Policy Paper
 

How to Explain the Unexpected: An Assessment of the French Constitutional Referendum

Many paradoxes underscore the need to analyse the ongoing French debate and to advance a few explanatory factors. Hence, this policy paper by Gaetane Ricard-Nihoul and Morgan Lahrant has three distinct parts. The first provides a general description of the main events since mid-July, the second describes the most relevant actors in the campaign and, finally, the third attempts to put forward some explanations.

|   01/06/2007             |   Gaëtane Ricard-Nihoul   |   Morgan Larhant             |   Law and institutions
Policy Paper

When the French referendum on the European Constitution is considered from abroad it appears to be full of paradoxes. 

First, although the major political parties have officially endorsed the text, there is still an enormous uncertainty as to the outcome. All the polls since mid-march have indeed placed the “no” side in a leading position. Secondly, although only the first two parts of the text present new elements, the debate has so far centered on the third part. Some of the basic principles of the Rome Treaty of 1957, such as free competition and the four freedoms of movement now appear excessively liberal to be “engraved” in a constitution.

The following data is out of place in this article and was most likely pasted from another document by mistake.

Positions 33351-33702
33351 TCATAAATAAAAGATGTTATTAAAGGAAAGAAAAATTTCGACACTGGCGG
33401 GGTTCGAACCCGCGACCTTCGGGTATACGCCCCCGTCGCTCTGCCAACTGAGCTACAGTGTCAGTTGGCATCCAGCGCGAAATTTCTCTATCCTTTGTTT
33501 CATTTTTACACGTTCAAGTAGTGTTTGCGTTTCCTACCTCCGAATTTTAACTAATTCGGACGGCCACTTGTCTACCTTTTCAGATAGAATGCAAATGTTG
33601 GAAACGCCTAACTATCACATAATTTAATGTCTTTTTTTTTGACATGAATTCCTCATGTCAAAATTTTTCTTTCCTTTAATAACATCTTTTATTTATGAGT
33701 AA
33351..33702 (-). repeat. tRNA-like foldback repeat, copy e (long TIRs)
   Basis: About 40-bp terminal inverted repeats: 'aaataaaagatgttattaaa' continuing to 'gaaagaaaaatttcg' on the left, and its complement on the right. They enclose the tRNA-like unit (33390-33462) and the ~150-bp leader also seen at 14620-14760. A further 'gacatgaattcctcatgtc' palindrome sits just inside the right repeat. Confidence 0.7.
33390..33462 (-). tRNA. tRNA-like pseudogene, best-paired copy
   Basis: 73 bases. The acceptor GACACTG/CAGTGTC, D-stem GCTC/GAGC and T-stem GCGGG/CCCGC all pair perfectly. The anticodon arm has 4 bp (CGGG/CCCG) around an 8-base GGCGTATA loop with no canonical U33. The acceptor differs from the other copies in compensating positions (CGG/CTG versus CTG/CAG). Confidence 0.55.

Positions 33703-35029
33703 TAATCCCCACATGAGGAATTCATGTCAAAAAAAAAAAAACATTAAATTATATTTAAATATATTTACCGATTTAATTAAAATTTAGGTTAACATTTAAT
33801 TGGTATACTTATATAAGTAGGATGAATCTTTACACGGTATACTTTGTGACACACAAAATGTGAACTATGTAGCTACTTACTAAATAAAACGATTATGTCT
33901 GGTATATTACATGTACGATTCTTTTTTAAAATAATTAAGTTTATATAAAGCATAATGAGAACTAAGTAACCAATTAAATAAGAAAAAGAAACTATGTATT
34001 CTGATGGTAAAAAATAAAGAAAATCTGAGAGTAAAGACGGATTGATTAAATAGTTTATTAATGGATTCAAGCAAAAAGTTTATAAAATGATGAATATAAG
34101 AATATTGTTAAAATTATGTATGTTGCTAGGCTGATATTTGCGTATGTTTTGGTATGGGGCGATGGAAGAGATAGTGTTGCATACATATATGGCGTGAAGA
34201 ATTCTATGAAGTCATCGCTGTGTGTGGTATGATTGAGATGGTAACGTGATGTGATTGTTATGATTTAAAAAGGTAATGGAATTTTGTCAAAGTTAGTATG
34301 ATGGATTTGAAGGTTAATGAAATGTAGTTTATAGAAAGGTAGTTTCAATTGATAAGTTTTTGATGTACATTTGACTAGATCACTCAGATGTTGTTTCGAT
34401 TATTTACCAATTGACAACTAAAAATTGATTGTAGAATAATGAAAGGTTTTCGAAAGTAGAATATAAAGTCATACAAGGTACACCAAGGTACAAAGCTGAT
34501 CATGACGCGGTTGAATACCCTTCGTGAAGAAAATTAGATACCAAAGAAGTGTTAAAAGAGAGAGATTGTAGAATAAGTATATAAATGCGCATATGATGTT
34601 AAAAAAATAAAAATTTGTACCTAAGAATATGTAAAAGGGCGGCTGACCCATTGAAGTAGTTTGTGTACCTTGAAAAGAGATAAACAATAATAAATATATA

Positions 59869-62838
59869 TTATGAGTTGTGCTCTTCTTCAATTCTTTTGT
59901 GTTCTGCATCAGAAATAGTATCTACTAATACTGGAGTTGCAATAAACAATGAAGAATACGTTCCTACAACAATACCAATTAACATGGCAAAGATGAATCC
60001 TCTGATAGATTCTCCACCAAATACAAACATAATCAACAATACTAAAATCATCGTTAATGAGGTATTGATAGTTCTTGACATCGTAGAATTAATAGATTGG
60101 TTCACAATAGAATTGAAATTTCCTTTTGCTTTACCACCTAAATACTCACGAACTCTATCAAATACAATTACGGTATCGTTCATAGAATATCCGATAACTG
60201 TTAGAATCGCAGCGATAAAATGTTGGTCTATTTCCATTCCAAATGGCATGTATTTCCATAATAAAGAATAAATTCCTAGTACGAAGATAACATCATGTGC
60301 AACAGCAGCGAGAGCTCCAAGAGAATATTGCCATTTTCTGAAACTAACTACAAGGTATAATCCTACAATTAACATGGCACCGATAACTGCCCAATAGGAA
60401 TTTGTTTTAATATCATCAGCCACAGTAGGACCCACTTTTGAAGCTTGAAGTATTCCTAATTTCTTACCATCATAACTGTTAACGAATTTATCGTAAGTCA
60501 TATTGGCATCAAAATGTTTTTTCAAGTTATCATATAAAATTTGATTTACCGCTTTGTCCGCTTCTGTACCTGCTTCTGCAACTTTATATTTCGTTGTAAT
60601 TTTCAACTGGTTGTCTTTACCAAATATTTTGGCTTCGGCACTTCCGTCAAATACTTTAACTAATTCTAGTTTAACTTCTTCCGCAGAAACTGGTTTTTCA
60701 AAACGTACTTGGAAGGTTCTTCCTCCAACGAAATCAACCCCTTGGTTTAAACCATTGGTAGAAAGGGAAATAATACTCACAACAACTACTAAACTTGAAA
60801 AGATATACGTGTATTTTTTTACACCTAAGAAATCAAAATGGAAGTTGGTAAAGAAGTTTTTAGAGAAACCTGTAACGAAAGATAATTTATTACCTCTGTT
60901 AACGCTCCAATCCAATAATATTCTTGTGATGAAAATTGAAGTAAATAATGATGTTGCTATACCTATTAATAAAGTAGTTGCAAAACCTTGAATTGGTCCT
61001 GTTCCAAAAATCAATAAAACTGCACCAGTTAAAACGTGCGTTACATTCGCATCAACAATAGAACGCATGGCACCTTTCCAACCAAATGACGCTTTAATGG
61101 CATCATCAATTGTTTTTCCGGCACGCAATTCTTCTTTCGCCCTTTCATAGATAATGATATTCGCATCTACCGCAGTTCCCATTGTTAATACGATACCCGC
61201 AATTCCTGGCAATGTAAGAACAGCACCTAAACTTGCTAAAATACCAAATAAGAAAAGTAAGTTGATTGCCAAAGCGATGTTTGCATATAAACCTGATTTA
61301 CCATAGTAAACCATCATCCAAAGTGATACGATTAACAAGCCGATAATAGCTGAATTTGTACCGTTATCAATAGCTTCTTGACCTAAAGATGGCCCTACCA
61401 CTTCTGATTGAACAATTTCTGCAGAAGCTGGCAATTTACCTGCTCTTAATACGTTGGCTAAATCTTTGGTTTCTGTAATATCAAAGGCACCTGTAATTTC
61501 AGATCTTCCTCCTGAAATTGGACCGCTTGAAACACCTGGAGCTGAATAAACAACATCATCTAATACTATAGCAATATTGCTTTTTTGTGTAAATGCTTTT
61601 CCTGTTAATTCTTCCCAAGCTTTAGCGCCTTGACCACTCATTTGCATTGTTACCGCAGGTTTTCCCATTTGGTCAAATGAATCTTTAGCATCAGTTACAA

Thirdly, despite the intensity of the debate the campaign has mainly focused on issues that are unrelated to the Constitution (for instance, the Bolkestein directive and Turkish membership of the EU). 
These paradoxes underscore the need to analyze the ongoing French debate and to advance a few explanatory factors. Hence, this paper has three distinct parts. The first provides a general description of the main events since mid-July, the second describes the most relevant actors in the campaign and, finally, the third attempts to put forward some explanations